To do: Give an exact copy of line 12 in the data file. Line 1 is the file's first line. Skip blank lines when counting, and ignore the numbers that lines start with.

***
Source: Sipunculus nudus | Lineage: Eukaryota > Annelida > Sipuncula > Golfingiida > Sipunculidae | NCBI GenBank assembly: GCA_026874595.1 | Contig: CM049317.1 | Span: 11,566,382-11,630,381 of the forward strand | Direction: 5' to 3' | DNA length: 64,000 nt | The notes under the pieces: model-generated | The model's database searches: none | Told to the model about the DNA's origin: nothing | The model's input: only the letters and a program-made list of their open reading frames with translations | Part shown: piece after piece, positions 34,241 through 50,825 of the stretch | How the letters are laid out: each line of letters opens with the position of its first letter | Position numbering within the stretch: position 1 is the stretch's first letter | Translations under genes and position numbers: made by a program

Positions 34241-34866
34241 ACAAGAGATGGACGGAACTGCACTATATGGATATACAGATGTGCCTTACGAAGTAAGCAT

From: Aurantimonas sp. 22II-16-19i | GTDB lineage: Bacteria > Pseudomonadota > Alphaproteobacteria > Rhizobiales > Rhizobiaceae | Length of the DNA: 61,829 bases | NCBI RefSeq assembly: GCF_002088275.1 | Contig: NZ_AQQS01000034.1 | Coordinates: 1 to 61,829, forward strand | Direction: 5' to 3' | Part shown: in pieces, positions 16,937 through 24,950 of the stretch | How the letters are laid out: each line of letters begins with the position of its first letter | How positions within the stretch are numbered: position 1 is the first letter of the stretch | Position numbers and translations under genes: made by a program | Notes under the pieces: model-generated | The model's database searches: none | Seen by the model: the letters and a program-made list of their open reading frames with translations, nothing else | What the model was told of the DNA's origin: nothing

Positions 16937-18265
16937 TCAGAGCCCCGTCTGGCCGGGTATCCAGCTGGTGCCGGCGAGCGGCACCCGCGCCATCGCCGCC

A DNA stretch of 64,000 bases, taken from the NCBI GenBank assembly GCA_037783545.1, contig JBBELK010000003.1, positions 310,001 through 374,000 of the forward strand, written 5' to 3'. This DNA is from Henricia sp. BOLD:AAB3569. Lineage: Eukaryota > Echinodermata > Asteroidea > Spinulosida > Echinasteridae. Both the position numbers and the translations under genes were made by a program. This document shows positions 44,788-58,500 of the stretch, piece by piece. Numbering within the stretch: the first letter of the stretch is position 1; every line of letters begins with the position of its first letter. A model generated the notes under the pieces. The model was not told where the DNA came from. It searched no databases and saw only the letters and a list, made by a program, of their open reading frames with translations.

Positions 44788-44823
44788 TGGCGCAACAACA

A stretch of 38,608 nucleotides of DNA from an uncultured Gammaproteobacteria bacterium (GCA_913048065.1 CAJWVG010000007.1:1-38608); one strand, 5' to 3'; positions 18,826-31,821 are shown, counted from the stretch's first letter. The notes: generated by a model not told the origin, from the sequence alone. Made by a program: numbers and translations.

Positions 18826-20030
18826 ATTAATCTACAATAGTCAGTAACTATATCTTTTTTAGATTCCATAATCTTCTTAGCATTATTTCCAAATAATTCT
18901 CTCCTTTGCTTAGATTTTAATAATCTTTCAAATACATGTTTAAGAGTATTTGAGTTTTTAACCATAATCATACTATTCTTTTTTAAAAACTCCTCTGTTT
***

18826 ATTAATCTACAATAGTCAGTAACTATATCTTTTTTAGATTCCATAATCTTCTTAGCATTATTTCCAAATAATTCT